Baker and Cao hope that their miniproteins may be available to patients later this year. But besides getting the medicine out to patients, this approach will allow researchers to test the computer-modeled mimics end-to-end with an unprecedented speed. That would give humans a leg up in future pandemics or zoonotic disease outbreaks, which remain an increasingly pressing threat due to human activity and climate change.

"That's what we are focused on right now—understanding what we have learned from this pandemic to improve our design methods," says Baker. "So that we should be able to obtain binders like these very quickly when a new pandemic threat is identified."

Lina Zeldovich
Lina Zeldovich has written about science, medicine and technology for Scientific American, Reader’s Digest, Mosaic Science and other publications. She’s an alumna of Columbia University School of Journalism and the author of the upcoming book, The Other Dark Matter: The Science and Business of Turning Waste into Wealth, from Chicago University Press. You can find her on and @linazeldovich.
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The White House in Washington, D.C.


This article is part of the magazine, "The Future of Science In America: The Election Issue," co-published by LeapsMag, the Aspen Institute Science & Society Program, and GOOD.

We invited Nobel Prize, National Medal of Science, and Breakthrough Prize Laureates working in America to offer advice to the next President on how to prioritize science and medicine in the next four years. Almost universally, these 28 letters underscore the importance of government support for basic or fundamental research to fuel long-term solutions to challenges like infectious diseases, climate change, and environmental preservation.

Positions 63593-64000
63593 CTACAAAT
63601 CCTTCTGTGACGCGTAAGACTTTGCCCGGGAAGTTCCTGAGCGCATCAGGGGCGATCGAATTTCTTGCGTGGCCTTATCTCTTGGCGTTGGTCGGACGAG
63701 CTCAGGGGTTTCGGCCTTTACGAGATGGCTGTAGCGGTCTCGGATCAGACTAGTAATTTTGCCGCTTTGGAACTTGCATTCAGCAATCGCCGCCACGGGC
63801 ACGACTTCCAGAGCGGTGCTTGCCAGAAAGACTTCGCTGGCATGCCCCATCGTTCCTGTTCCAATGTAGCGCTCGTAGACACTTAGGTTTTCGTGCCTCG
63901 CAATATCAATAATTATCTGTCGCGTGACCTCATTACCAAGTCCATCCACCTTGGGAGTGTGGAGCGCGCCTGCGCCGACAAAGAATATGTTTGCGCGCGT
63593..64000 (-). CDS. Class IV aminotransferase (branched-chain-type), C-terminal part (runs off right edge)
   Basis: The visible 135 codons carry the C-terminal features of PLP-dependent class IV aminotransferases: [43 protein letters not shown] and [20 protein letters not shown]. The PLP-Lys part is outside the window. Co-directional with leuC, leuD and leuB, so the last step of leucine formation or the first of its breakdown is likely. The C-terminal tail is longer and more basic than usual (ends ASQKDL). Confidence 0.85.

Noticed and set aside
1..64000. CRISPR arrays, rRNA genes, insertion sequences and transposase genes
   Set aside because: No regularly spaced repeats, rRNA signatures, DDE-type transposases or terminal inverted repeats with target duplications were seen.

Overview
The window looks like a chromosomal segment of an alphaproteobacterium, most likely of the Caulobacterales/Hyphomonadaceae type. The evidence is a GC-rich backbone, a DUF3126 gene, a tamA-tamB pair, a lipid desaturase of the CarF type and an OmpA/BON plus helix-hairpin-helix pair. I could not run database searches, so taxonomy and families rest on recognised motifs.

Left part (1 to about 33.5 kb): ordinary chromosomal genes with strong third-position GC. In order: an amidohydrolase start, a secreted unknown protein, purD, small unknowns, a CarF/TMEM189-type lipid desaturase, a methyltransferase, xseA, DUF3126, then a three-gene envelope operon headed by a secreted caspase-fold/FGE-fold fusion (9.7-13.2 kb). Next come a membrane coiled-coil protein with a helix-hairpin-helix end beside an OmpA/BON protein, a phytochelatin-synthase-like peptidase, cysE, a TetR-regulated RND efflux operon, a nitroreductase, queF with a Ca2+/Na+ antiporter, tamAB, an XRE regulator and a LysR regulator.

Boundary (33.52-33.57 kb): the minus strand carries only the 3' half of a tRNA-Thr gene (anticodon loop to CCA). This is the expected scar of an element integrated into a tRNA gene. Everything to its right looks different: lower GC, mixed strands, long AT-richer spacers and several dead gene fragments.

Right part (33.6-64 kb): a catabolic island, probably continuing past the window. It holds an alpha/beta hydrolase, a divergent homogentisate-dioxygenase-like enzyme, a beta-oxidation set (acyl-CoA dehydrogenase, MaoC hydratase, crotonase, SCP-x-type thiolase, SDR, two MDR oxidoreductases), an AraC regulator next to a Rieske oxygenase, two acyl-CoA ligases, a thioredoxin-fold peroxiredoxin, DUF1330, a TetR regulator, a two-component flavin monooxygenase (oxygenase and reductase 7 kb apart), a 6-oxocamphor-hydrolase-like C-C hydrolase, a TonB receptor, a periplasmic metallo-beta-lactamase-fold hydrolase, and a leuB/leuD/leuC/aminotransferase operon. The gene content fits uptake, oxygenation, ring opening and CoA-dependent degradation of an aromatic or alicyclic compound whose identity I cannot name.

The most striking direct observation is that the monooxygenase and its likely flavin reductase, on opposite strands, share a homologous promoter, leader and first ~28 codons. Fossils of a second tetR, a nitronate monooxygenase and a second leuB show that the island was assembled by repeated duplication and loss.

Many of these scientists are immigrants to the United States and emphasize how they moved to this country for its educational and scientific opportunities, which recently have been threatened by changes in visa policies for students and researchers from overseas. Many respondents emphasize the importance of training opportunities for scientists from diverse backgrounds to ensure that America can continue to have one of the strongest, most creative scientific workforces in the world.

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Aaron F. Mertz
Aaron F. Mertz, Ph.D., is a biophysicist, science advocate, and the founding Director of the Aspen Institute Science & Society Program, launched in 2019 to help foster a diverse scientific workforce whose contributions extend beyond the laboratory and to generate greater public appreciation for science as a vital tool to address global challenges. He completed postdoctoral training in cell biology at Rockefeller University, a doctorate in physics at Yale University, a master’s degree in the history of science at the University of Oxford as a Rhodes Scholar, and a bachelor’s degree in physics at Washington University in St. Louis.

On left, people excitedly line up for Salk's polio vaccine in 1957; on right, Joe Biden gets one of the COVID vaccines on December 21, 2020.

Wikimedia Commons and Biden's Twitter

On the morning of April 12, 1955, newsrooms across the United States inked headlines onto newsprint: the Salk Polio vaccine was "safe, effective, and potent." This was long-awaited news. Americans had limped through decades of fear, unaware of what caused polio or how to cure it, faced with the disease's terrifying, visible power to paralyze and kill, particularly children.

The announcement of the polio vaccine was celebrated with noisy jubilation: church bells rang, factory whistles sounded, people wept in the streets. Within weeks, mass inoculation began as the nation put its faith in a vaccine that would end polio.

Today, most of us are blissfully ignorant of child polio deaths, making it easier to believe that we have not personally benefited from the development of vaccines. According to Dr. Steven Pinker, cognitive psychologist and author of the bestselling book Enlightenment Now, we've become blasé to the gifts of science. "The default expectation is not that disease is part of life and science is a godsend, but that health is the default, and any disease is some outrage," he says.